Making Custom Connector Cables
My PIC programmer has a 6-pin ICSP header that I've been using to program the breadboard prototypes of my Ifos controller.
Each prototype has a matching header and I simply connect it to the programmer with a straight-through ribbon cable. For the “real” version (or at least the real prototype version), I decided an RJ25 jack would be more convenient, wired for compatibility with Microchip’s MPLAB ICD 2.
Since I don’t have the ICD 2 at the moment, I needed a cable that would allow me to connect my current programmer to the new jack. Having already gone to the trouble of determining the pinouts of both systems (a real pain for both, by the way), it seemed like a fairly straightforward task. I sat down and started cutting, stripping, soldering, and crimping one end of a 6-conductor phone cable.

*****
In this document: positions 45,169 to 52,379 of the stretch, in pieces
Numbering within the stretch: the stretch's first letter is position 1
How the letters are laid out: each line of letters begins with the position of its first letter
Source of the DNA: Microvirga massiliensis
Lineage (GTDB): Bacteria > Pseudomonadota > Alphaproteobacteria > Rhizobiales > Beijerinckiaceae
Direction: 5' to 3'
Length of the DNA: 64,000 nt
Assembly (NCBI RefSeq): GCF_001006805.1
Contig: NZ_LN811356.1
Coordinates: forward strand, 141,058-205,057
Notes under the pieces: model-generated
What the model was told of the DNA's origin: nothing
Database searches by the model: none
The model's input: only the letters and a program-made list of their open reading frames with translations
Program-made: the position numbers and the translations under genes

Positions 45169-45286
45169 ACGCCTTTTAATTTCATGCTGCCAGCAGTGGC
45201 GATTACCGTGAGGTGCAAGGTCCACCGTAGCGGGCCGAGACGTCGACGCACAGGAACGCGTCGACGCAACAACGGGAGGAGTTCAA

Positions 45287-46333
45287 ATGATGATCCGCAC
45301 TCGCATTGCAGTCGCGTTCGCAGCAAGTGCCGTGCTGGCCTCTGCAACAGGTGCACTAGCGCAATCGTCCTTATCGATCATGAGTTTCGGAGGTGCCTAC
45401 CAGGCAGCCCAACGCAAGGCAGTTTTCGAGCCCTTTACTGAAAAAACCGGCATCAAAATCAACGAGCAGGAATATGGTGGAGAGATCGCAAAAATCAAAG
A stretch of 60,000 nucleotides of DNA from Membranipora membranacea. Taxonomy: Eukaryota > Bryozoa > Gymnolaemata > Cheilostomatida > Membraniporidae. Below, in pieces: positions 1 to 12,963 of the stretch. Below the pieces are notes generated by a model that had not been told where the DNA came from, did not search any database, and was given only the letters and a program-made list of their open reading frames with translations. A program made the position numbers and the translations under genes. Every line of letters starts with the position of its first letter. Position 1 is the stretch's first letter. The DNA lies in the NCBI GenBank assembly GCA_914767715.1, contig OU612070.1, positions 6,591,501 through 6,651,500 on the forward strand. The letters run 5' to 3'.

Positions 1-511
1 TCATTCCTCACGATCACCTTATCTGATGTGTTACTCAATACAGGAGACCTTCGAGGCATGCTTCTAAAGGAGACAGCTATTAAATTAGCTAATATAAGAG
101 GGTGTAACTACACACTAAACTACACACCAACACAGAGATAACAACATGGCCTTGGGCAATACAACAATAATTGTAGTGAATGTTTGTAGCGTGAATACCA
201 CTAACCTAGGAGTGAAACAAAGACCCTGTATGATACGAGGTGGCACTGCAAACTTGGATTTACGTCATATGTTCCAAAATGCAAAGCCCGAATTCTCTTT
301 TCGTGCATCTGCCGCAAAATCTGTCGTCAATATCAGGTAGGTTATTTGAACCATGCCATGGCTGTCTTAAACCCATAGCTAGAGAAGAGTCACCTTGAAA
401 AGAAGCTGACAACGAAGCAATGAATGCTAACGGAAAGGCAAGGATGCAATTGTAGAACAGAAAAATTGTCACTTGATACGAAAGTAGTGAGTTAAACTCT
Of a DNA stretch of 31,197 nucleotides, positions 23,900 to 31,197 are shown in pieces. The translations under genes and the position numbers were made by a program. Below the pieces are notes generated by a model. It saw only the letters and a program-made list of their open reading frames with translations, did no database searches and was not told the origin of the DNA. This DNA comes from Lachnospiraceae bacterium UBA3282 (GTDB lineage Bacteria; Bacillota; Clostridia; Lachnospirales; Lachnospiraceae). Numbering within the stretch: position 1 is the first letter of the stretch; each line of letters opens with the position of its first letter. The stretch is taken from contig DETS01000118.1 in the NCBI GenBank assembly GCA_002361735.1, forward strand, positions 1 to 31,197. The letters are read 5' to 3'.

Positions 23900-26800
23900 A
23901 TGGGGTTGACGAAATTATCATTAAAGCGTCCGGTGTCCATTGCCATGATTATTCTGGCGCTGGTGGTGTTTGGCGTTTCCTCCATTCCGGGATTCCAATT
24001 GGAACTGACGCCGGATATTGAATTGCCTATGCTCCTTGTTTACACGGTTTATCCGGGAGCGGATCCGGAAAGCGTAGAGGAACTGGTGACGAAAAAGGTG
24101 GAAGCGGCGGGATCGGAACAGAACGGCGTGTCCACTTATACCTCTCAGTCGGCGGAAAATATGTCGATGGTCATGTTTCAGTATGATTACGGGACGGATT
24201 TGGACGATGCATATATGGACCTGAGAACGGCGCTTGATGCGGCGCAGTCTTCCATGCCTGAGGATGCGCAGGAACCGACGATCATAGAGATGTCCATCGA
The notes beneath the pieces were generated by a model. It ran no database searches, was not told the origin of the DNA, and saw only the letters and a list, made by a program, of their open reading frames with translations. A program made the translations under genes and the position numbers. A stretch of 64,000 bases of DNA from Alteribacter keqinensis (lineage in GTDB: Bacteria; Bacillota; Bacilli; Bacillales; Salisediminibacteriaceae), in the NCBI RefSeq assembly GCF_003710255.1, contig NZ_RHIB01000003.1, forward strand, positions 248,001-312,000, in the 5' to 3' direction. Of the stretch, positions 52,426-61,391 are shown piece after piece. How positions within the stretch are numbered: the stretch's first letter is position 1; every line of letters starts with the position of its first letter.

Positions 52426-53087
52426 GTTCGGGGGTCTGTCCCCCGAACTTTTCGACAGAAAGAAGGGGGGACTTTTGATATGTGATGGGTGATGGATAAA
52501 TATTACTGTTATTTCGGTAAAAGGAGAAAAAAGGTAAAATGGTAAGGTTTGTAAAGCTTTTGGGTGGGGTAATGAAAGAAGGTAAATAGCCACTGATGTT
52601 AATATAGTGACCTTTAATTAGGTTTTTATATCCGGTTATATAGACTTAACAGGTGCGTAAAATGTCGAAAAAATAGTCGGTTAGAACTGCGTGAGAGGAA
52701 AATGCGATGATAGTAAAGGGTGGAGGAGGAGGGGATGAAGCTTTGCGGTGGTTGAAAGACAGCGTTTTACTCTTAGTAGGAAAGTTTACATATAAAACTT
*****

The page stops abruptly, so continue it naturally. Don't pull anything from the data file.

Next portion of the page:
After 15 minutes, I was frustrated. The conductors were stranded 28 AWG—very fine, and prone to breaking just as I crimped them, or finished soldering them to the female pins, or (especially) as I inserted the pins into the plug. The solder also had a tendency to migrate down into the pin channel, interfering with the connection and preventing the plug from seating completely.
In the midst of this torture, I dimly recalled buying a crimping tool in the distant past; maybe it was time to dig through the tool chest and find it.
If there’s one thing I should know by now, it’s use the right tool for the job. My manual crimping (with needle-nose pliers) was so poor, no wonder I needed to solder the joint. With the dedicated crimper, on the other hand, the connection was so tight that no solder was needed. That eliminated a slow, cumbersome, and error-prone step. I had my connector cable in about 3 minutes.